What the Law Says About Boating & Drinking

What the Law Says About Boating & Drinking

South Florida is one of the best locations to take a boat out on the water, and because of that, it is all the more important that Floridians be knowledgeable about the state’s laws related to boating. Considering boats are often a venue in which people consume alcoholic beverages, being informed about the laws concerning boating while intoxicated is of the utmost importance.

What happens when a boater is pulled over?

First and foremost, it is important to understand that the police force that oversees the waters is different from the one that patrols the land. These officers abide by different rules, but should not be taken any less seriously. When an officer signals for a boater to stop, the boater is required to do so. They may ask that the engine simply be cut or an anchor be dropped. Once stopped, the officer will board the boat, at which point those on board will need to keep their hands visible, provide all necessary documentation, permit to a safety inspection, and obey the officer’s commands. The vessel will be searched if given probable cause to.

If there has been drinking, the officer may request that the captain take a breathalyzer test. While this request can be denied, doing so may result in a fine of $500 for the operator, or even a criminal misdemeanor if the boater has refused in the past. If the aforementioned fine is not paid, the vessel may later be taken by the Coast Guard. Assuming the boater does take the breathalyzer and is determined to be intoxicated (above 0.8% in Florida), legal actions will be taken.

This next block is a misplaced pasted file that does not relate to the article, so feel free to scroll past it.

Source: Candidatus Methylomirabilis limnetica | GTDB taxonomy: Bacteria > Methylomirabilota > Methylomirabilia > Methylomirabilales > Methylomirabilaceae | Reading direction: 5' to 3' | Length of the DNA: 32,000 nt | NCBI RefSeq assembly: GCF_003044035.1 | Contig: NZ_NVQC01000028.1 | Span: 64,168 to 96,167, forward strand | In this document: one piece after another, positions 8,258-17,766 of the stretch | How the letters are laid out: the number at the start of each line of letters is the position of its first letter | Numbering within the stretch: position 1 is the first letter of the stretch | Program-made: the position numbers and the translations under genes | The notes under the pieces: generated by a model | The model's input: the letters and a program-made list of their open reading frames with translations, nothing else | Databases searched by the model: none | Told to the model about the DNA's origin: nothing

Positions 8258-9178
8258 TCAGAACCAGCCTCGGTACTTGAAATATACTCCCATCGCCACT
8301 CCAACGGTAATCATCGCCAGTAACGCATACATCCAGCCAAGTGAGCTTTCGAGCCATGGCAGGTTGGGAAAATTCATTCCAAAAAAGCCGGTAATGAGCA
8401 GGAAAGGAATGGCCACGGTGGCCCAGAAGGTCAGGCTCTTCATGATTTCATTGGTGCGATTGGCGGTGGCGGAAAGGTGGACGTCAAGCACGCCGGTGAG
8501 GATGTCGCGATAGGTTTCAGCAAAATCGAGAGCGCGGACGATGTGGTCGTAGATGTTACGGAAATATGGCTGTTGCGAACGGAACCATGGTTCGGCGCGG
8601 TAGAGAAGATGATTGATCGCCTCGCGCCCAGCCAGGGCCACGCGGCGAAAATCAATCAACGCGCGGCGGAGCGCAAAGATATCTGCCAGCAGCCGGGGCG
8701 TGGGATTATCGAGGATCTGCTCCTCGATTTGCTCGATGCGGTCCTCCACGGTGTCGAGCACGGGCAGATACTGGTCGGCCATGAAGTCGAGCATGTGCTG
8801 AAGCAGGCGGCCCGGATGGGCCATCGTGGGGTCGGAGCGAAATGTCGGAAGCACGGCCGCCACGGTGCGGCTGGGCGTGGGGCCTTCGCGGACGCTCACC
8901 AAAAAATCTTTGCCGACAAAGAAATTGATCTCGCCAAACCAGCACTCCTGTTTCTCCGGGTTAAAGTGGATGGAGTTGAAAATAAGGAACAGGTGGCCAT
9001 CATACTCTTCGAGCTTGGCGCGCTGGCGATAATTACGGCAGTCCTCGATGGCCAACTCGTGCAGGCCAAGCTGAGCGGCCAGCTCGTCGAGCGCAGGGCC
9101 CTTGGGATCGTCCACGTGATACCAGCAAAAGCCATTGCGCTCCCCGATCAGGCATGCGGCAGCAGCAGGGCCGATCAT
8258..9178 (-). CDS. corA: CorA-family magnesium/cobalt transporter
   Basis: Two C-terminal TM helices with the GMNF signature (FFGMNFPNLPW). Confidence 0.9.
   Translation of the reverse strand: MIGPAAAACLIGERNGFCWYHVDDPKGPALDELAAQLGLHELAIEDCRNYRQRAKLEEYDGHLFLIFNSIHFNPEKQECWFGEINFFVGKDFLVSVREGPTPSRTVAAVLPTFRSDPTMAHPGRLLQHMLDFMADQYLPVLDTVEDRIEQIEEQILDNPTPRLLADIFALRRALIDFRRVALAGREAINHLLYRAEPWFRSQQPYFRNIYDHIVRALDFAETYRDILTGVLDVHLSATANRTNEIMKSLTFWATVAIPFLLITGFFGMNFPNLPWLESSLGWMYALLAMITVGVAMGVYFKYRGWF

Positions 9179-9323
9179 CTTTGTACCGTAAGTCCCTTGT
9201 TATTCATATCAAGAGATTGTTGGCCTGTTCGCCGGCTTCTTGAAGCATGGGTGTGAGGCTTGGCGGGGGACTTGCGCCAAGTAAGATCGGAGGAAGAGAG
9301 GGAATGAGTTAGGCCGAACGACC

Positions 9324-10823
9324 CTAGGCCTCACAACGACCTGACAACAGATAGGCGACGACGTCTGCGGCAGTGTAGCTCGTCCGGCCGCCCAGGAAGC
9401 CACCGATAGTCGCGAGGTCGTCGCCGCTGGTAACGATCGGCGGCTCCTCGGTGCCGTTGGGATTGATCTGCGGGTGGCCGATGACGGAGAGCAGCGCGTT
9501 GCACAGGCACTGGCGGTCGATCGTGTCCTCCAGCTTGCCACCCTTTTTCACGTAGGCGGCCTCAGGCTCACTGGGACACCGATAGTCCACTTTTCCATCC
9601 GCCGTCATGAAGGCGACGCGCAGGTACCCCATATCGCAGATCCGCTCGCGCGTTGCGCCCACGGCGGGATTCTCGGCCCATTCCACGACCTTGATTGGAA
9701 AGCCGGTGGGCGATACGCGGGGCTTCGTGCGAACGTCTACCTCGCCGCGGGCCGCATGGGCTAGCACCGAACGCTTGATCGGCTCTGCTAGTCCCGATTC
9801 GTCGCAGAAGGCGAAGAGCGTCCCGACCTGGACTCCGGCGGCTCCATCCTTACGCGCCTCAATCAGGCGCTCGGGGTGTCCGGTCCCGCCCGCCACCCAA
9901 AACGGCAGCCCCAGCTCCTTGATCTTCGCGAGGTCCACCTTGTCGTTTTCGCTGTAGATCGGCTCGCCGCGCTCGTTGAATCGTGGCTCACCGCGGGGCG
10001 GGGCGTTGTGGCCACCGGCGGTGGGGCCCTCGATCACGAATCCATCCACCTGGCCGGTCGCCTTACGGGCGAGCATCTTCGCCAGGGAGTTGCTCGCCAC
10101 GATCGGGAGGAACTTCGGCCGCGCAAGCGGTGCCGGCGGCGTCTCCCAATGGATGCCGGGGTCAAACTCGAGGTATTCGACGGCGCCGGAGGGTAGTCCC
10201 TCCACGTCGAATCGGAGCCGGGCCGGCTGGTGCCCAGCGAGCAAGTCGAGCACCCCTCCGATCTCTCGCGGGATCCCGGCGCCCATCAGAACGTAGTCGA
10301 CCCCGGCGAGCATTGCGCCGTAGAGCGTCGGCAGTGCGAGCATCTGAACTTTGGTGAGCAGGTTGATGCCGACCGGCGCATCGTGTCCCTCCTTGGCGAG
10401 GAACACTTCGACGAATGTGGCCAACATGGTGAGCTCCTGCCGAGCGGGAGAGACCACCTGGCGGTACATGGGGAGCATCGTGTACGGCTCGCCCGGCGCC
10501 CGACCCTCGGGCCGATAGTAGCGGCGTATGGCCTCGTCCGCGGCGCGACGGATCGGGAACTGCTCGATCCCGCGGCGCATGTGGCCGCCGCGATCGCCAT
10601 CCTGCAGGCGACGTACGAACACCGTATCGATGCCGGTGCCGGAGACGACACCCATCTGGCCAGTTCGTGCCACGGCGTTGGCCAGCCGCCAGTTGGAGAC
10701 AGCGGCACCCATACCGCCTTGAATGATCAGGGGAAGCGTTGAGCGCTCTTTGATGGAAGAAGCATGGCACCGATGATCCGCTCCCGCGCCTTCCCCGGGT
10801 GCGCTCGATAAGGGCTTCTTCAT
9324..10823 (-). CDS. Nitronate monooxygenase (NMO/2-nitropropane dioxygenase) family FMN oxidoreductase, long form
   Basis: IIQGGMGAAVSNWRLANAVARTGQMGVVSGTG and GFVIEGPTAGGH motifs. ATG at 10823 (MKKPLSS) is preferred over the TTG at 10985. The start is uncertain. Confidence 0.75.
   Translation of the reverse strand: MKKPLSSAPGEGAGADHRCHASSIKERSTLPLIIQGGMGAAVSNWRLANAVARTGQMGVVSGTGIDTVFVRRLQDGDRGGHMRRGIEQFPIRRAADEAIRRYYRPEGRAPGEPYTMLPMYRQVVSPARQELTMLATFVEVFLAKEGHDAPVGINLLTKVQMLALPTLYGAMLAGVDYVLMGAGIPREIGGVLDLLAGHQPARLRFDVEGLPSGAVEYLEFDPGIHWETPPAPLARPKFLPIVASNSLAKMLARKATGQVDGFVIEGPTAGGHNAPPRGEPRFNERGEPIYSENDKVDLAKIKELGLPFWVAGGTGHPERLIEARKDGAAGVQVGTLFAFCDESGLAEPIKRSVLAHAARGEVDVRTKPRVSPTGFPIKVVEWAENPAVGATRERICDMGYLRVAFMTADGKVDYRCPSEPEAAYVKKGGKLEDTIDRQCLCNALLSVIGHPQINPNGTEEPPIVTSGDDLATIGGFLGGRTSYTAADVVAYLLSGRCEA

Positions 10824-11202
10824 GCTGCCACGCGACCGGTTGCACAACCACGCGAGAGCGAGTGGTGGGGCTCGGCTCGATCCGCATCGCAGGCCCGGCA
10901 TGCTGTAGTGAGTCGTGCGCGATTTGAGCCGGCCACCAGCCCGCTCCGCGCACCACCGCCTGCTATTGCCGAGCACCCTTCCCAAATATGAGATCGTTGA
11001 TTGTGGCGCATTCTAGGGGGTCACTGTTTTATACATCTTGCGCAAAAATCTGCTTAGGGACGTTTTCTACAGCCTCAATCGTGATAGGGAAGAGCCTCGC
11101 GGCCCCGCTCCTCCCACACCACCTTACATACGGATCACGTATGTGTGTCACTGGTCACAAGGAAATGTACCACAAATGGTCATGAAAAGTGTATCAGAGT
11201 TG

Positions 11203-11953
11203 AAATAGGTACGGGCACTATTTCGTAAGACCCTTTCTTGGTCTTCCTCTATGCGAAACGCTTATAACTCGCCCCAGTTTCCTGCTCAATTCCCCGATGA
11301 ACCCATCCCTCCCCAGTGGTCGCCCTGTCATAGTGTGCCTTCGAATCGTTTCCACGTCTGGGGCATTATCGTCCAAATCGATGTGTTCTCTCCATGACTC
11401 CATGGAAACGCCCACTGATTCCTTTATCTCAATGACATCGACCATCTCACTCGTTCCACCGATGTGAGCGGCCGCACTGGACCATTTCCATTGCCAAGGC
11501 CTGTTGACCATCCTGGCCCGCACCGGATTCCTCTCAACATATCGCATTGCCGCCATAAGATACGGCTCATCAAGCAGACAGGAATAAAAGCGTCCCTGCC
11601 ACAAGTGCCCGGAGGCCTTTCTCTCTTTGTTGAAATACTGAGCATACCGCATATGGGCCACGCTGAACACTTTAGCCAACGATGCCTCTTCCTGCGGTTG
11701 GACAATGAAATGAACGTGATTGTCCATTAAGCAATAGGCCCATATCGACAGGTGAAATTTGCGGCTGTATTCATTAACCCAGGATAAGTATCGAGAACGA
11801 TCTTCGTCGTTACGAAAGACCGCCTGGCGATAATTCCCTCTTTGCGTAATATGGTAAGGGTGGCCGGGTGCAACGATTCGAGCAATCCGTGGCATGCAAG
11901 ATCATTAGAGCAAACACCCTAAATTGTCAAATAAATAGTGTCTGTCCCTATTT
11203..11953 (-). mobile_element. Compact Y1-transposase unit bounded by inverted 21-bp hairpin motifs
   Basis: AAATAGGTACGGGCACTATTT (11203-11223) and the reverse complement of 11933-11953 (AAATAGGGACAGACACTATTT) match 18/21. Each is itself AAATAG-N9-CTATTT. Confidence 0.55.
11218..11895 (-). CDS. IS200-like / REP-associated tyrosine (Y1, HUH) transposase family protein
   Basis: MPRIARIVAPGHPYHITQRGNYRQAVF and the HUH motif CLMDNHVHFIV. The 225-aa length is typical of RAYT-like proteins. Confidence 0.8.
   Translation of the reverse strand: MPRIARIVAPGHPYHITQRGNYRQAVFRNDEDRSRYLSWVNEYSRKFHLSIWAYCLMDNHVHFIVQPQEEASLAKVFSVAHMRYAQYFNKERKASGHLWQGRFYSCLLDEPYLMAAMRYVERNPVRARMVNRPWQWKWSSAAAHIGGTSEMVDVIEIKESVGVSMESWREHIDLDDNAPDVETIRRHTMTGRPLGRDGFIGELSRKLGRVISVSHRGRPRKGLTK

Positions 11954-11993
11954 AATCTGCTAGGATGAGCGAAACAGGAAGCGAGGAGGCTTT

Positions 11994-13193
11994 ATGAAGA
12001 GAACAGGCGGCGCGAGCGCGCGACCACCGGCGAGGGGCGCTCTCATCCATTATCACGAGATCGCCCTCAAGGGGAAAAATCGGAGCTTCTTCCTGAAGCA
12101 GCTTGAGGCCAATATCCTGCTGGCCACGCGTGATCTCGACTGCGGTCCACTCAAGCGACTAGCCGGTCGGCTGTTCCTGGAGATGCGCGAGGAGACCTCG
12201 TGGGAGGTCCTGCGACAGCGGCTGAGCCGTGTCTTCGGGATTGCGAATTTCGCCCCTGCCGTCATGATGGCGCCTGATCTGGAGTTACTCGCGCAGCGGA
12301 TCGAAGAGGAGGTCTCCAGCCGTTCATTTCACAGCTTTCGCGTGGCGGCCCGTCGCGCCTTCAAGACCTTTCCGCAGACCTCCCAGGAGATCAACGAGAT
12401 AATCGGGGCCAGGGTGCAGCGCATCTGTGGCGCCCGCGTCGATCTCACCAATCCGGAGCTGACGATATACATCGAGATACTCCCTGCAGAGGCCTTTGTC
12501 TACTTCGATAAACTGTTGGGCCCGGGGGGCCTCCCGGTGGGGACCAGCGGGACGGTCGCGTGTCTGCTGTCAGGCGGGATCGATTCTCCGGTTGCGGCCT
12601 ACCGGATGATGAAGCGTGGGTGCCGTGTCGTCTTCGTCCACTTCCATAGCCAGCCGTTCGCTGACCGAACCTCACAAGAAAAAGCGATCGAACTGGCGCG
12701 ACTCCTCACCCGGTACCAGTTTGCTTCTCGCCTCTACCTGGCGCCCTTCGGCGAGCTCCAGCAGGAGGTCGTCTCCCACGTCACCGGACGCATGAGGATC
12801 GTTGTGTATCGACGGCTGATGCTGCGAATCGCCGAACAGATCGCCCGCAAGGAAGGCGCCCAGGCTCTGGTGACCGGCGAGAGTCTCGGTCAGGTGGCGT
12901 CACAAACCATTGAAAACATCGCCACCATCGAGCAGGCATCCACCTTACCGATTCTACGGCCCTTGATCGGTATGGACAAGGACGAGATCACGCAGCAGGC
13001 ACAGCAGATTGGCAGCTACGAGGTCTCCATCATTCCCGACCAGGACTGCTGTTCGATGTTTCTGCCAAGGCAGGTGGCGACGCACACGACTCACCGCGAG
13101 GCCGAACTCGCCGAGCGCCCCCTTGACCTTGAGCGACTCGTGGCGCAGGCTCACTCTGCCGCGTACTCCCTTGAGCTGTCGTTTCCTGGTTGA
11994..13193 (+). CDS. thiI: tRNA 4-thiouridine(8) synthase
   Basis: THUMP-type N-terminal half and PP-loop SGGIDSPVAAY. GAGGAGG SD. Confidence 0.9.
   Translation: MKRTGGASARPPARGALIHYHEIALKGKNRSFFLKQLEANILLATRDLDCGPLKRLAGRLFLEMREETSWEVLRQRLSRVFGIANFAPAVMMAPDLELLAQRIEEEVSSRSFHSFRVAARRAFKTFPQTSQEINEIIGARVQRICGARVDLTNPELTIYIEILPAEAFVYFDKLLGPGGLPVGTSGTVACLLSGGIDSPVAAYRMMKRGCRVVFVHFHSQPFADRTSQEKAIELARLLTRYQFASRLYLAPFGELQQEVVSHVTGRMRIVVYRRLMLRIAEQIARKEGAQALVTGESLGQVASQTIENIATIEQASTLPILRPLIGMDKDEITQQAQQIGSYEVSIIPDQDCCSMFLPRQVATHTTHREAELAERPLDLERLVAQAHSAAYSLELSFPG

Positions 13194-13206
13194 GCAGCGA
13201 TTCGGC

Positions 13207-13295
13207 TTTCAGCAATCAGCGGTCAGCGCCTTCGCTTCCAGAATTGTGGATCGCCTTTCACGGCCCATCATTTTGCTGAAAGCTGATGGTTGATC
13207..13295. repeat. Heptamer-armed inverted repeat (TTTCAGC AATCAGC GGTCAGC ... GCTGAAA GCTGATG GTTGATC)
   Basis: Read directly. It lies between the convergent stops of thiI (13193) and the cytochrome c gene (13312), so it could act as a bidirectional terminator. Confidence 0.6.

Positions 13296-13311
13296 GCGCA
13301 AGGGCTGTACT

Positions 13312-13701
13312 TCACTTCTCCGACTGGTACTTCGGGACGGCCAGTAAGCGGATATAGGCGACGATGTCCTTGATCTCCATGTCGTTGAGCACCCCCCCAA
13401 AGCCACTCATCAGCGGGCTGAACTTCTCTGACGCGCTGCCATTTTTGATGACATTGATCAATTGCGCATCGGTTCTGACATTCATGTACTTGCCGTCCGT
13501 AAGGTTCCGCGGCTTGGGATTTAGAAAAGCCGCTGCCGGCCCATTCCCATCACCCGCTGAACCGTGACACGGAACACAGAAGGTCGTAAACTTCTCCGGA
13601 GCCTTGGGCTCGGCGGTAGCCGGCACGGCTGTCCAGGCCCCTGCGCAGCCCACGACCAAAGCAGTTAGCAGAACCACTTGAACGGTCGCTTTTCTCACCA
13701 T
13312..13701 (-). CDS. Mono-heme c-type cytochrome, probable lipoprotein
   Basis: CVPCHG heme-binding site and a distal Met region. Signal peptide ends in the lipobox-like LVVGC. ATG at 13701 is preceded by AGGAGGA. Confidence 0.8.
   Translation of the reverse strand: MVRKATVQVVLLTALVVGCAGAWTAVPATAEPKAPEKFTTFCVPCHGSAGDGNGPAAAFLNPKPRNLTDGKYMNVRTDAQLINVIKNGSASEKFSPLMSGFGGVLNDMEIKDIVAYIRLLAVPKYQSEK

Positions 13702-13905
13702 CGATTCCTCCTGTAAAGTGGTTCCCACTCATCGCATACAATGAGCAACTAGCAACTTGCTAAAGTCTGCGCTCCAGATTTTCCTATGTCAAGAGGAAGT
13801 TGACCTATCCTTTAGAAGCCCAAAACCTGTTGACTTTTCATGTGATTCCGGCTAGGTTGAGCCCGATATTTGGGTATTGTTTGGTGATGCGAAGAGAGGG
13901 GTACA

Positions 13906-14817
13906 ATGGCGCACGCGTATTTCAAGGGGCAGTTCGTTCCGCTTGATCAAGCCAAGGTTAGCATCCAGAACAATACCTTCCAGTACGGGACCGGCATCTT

BUI in Florida

A charge for boating while intoxicated (commonly referred to as a BUI) will require the help of a proven Miami criminal defense attorney. Otherwise, the boater is likely to face unfavorable judgments, ranging from a $1,000 fine and up to 6 months in jail for a first-time conviction and a third-degree felony for a fourth offense. While a first offense will not typically affect one’s driving privileges, it is possible that this information may be shared with the authorities responsible for suspending drivers licenses, who may elect to do just that. In order to protect one’s rights and secure the most favorable outcome in this situation, the guidance of an experienced criminal defense lawyer will be essential.

Are you facing a BUI charge? Contact a Miami criminal defense attorney experienced in handling cases concerning BUI in Florida. Our lawyers are always available to answer any questions you may have.